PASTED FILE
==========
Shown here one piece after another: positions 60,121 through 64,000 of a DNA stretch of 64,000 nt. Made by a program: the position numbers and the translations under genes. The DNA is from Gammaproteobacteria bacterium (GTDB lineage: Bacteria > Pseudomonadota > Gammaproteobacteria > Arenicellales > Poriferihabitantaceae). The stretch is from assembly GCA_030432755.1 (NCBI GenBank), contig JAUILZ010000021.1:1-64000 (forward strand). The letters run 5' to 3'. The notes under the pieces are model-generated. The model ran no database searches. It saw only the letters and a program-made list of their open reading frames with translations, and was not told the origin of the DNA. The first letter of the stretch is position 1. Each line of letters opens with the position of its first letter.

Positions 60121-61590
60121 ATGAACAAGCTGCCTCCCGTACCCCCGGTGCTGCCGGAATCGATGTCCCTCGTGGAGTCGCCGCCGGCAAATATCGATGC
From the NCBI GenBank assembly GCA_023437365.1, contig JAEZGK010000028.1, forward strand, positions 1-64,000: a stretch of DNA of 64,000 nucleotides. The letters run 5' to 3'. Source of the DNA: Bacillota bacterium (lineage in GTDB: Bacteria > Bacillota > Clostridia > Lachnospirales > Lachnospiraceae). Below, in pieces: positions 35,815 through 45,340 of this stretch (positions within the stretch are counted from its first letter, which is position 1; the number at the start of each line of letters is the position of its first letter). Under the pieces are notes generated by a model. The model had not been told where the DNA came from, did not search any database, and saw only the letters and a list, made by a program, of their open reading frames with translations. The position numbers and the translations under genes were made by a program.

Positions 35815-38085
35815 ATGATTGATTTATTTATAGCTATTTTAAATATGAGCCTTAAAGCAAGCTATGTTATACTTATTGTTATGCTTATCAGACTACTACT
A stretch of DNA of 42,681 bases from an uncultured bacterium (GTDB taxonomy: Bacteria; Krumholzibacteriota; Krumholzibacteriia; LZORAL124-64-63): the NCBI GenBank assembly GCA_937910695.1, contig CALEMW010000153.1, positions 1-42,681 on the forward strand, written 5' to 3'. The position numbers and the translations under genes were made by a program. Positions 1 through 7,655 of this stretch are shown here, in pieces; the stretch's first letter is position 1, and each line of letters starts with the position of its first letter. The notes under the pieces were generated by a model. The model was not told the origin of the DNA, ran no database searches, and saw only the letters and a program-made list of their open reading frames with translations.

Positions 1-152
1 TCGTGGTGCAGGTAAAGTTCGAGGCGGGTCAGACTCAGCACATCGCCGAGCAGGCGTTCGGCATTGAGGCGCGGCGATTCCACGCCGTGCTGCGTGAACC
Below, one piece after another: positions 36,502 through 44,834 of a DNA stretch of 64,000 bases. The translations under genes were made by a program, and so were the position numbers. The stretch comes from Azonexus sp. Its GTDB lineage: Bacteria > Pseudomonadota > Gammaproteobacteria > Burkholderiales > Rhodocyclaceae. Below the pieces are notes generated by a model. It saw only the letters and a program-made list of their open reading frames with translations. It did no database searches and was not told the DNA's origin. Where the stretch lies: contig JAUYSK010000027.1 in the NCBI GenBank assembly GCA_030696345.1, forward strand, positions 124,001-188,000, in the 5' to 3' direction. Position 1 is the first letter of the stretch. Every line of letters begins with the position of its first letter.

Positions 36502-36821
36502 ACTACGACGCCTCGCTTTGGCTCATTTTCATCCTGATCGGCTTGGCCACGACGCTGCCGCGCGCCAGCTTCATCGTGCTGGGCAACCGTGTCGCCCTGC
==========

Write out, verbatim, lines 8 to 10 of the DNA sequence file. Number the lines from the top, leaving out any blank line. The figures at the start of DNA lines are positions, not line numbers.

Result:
Positions 1-152
1 TCGTGGTGCAGGTAAAGTTCGAGGCGGGTCAGACTCAGCACATCGCCGAGCAGGCGTTCGGCATTGAGGCGCGGCGATTCCACGCCGTGCTGCGTGAACC
Below, one piece after another: positions 36,502 through 44,834 of a DNA stretch of 64,000 bases. The translations under genes were made by a program, and so were the position numbers. The stretch comes from Azonexus sp. Its GTDB lineage: Bacteria > Pseudomonadota > Gammaproteobacteria > Burkholderiales > Rhodocyclaceae. Below the pieces are notes generated by a model. It saw only the letters and a program-made list of their open reading frames with translations. It did no database searches and was not told the DNA's origin. Where the stretch lies: contig JAUYSK010000027.1 in the NCBI GenBank assembly GCA_030696345.1, forward strand, positions 124,001-188,000, in the 5' to 3' direction. Position 1 is the first letter of the stretch. Every line of letters begins with the position of its first letter.